When we think about going low-tox outdoors, it can be easy to just think plants and weeds, but our animals are also in need of low-tox loving and some simple tweaks to their care routine can have profound benefits for their health and in turn, ours.
Oregano and Chickens
If you keep chickens, it is really important to ensure they stay healthy and take steps to protect them from pests and diseases.
One of the best things we can do is to incorporate herbs into their diet. Of particular importance is oregano. Oregano contains a compound called carvacrol, which is powerful natural antimicrobial and antioxidant. (See PubMed study numbers: 29744941, 31617738 and 31566822)
You can grow herbs in the garden and feed your chooks the excess as well as line their beds with them and that’s what I’m doing at the moment. But until such time as the plant is producing well, we can use oregano essential oil in its place.
It’s important to remember that essential oils are not soluble in water so adding a few drops to their water really won’t help the whole flock and it would be far too much for one chook if she happened to consume that entire amount.
If using oregano oil to supplement your chicken’s diet, it is best to mix it through their other food or add it with some carrier oil (such as olive or coconut oil) and then drizzle over their grain.
While oregano has the highest levels of clarvacrol, other popular herbs that contain this beneficial compound are thyme, pepperwort and wild bergamot.
Other popular herbs for chickens include parsley, sage, basil, mint, comfrey and calendula. Aromatic herbs make great insect repellents as bugs are thrown off by the strong scent so aside from just feeding these to your chickens, you can also dry them and hang them around the coop, use to layer the roosting boxes or grow around the outside of the enclosure.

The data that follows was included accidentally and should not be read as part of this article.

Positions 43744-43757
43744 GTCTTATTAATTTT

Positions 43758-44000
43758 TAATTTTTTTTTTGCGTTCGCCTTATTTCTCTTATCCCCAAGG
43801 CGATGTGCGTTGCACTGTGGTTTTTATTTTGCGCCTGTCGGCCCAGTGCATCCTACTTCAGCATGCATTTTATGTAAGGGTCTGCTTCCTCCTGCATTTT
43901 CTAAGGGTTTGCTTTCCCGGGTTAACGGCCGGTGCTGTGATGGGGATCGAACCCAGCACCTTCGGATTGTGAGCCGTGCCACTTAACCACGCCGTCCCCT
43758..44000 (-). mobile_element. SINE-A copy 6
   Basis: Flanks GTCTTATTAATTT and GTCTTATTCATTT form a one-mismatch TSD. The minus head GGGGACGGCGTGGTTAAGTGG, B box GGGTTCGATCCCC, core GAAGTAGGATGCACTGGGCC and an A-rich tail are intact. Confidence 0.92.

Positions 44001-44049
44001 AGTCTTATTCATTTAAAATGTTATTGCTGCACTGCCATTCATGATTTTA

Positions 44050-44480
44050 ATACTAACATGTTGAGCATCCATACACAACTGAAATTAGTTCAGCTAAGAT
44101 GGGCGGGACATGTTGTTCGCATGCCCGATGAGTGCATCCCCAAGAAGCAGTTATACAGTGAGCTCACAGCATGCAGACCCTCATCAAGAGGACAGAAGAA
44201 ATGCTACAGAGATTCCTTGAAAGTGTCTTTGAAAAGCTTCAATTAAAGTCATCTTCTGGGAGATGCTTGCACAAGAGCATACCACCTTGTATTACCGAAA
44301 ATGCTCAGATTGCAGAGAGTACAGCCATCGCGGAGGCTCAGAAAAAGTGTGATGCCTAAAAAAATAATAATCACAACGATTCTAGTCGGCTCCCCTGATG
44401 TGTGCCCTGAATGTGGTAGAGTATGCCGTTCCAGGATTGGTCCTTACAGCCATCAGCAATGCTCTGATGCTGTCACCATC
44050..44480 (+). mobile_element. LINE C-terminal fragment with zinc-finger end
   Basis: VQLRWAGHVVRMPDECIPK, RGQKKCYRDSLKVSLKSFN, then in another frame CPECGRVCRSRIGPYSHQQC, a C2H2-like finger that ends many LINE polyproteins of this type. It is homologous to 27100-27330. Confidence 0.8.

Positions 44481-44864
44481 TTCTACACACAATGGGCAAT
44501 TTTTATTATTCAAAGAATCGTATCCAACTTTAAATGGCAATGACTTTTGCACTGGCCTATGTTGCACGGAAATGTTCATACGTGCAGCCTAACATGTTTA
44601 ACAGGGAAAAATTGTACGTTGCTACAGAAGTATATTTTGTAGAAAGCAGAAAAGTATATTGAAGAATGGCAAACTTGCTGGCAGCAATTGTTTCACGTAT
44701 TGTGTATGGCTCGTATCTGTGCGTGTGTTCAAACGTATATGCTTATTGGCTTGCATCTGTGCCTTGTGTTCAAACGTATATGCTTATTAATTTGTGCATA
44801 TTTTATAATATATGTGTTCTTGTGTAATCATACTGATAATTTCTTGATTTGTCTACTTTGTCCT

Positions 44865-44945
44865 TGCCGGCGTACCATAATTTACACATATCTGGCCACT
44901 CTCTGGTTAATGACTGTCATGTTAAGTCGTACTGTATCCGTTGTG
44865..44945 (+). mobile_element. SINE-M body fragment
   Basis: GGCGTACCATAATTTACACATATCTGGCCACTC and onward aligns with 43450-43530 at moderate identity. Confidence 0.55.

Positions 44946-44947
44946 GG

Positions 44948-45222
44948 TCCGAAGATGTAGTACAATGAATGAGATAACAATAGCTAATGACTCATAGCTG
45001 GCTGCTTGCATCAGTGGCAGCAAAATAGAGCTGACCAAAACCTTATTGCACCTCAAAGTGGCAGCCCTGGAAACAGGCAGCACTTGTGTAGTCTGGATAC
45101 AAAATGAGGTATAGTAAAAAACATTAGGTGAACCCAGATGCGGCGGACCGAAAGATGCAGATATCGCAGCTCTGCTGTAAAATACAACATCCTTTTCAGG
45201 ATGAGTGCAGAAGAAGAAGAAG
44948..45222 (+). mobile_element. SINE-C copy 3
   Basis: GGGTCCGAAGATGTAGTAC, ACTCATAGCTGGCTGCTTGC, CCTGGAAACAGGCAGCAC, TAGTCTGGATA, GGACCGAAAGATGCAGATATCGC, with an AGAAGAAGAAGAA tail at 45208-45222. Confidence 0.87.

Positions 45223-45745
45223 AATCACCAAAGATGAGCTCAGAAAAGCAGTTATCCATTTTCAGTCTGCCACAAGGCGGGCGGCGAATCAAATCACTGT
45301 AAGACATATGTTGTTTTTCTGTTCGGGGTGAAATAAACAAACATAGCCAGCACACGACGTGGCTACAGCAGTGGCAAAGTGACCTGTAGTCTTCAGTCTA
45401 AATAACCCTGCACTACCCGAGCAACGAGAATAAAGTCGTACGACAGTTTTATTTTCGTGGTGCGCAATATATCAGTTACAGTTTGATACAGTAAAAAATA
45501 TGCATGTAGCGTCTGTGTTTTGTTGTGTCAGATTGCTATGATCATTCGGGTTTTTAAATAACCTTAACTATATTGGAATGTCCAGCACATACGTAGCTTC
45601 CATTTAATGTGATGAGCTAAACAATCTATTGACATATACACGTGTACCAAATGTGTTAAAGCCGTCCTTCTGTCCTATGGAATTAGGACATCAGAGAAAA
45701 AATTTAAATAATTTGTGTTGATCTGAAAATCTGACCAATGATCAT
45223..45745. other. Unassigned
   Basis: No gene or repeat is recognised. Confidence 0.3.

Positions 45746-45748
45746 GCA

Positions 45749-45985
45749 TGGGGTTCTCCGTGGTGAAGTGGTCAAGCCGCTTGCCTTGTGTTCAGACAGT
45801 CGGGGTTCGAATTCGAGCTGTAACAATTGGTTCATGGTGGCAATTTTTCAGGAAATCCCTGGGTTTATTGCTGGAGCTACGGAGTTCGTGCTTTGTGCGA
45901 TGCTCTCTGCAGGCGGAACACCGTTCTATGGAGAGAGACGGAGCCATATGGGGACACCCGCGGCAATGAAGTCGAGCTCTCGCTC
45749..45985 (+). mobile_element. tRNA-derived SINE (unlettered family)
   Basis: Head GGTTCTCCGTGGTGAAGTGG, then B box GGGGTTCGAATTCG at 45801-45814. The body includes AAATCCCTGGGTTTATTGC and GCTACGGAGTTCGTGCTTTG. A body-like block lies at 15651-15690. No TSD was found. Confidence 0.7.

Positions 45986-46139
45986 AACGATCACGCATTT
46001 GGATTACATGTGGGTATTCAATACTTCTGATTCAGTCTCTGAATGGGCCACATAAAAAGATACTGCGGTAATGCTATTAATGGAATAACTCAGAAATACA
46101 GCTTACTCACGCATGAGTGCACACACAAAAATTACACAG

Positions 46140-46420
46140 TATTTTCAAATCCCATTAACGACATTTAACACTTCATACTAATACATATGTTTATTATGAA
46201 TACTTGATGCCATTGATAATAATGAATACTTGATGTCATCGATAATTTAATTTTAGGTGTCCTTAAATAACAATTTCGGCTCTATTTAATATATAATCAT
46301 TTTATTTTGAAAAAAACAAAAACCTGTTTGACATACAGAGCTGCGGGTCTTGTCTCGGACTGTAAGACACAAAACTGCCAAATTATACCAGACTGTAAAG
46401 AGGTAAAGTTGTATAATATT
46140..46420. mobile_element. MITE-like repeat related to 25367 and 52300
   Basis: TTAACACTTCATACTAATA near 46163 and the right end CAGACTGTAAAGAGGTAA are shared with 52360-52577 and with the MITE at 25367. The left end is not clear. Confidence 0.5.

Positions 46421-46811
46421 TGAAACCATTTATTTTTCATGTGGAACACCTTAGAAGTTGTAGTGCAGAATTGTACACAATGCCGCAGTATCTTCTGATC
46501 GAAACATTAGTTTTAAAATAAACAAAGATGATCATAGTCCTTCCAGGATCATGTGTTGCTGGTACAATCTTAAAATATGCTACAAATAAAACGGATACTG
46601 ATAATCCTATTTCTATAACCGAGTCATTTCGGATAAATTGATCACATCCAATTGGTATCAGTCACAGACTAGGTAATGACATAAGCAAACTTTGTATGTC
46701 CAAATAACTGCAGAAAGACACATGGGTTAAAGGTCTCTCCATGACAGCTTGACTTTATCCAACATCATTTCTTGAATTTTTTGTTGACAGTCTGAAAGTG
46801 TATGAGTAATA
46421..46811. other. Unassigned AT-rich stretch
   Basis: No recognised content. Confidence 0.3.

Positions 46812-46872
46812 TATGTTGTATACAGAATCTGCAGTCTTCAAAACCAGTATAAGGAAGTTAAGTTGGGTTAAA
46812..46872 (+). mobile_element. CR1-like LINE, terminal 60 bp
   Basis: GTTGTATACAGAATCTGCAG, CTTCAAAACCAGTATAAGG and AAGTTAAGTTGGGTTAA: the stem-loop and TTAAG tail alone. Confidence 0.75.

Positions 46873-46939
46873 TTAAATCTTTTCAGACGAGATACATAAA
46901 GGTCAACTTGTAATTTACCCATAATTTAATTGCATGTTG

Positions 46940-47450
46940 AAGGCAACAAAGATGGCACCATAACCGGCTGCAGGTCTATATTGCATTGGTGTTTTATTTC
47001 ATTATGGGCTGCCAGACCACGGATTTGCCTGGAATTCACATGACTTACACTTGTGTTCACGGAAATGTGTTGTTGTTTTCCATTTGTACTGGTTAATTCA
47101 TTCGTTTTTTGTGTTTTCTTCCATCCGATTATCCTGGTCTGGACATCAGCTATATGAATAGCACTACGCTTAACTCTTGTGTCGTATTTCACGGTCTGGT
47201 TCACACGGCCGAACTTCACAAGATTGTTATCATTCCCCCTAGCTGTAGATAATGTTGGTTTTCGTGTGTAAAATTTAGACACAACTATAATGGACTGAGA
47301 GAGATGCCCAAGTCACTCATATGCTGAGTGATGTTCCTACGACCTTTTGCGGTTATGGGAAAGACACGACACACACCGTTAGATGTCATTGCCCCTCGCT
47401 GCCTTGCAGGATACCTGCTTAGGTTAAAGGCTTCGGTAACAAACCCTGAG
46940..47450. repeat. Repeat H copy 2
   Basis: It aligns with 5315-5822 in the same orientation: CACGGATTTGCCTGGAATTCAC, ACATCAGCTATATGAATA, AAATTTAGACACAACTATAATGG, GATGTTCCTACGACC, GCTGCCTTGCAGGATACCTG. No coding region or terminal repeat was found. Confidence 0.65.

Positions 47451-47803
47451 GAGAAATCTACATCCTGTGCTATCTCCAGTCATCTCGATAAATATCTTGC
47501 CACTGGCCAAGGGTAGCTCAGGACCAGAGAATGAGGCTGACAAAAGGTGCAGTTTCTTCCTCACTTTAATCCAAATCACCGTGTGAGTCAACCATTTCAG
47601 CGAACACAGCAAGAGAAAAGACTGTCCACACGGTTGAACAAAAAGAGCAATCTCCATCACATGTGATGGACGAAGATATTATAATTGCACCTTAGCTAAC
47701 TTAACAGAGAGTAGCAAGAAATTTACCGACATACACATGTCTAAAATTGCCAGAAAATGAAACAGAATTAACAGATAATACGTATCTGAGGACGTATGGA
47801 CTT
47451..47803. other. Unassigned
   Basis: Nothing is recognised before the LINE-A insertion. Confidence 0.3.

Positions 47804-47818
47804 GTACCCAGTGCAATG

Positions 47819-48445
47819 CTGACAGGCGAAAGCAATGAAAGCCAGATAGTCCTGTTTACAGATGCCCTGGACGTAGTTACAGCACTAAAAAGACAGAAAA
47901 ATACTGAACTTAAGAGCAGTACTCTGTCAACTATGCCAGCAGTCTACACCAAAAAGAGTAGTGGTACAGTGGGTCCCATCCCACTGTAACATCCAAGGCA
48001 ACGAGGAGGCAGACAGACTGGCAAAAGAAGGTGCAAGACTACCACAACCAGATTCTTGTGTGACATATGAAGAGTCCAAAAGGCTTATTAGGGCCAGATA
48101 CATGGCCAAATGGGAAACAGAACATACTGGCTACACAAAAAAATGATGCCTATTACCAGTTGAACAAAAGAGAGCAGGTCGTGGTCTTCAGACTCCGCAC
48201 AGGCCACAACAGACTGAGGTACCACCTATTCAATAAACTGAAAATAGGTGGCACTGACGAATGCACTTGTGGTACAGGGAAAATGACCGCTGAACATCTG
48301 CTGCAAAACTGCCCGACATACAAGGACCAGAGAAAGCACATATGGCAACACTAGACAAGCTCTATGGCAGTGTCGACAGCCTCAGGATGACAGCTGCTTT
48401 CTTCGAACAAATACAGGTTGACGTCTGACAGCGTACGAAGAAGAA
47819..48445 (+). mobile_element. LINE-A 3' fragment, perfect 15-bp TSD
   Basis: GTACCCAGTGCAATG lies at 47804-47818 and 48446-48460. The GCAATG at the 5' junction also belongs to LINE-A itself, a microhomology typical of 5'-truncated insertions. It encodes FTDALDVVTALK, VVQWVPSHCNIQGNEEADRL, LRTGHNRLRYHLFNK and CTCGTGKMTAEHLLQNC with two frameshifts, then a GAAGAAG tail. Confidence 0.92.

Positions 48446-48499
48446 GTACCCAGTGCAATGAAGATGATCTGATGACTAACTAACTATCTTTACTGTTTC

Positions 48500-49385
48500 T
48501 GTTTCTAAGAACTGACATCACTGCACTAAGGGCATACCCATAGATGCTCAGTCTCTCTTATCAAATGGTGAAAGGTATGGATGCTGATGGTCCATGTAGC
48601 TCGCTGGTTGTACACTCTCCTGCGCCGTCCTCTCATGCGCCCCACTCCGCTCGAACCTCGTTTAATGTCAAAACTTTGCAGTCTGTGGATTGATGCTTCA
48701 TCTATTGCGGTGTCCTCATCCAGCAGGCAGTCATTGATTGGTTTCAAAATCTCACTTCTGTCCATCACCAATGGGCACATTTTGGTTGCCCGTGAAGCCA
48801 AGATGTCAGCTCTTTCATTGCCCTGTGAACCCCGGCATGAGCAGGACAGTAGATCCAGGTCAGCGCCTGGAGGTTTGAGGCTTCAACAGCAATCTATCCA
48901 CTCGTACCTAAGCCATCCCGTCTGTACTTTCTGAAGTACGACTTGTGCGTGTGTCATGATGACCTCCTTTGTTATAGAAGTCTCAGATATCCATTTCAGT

The great thing about herbs is that they are super easy to grow, incredibly pest-resistant and often yield far more than we could ever consume, so they are also a budget-friendly way to boost your chicken’s diet. And in the event that your crop fails, there’s always the essential oil for back-up.
Egg shells can be an important part of the diet for many animals, particularly chooks and dogs as they are predominantly calcium carbonate. You don’t want to be feeding either of these animals egg shell that looks anything like egg shell as it could encourage the chickens to start pecking at their own eggs, or your dogs to try and steal from the coop!
I like to make big batches of shell powder so I wait until I have 30 or so egg shells, loosely crush them and then spread them out evenly on a baking try. I bake for 10 minutes on 100C to kill any bacteria and then blitz the shells in the Thermomix until they’re a reasonably smooth grit and use within a day or two.
I pour 1 teaspoon over the wet food for each dog and mix a few tablespoons through the grain for my chooks. Chooks happily consume this on its own though, so you could just give it to them in a separate dish. I do this once a week for both the dogs and chooks.
Many groups suggest that shell powder can be kept safely in an airtight container in the fridge for 1-2 months, but we go through it much too rapidly to have to store for any great length of time. If you’re concerned about storing it safely, just make a smaller batch to use immediately.
It is best to use egg shell straight from your own chooks or a local farm so that you know they haven’t been washed in harsh chemicals that are used to clean store-bought eggs.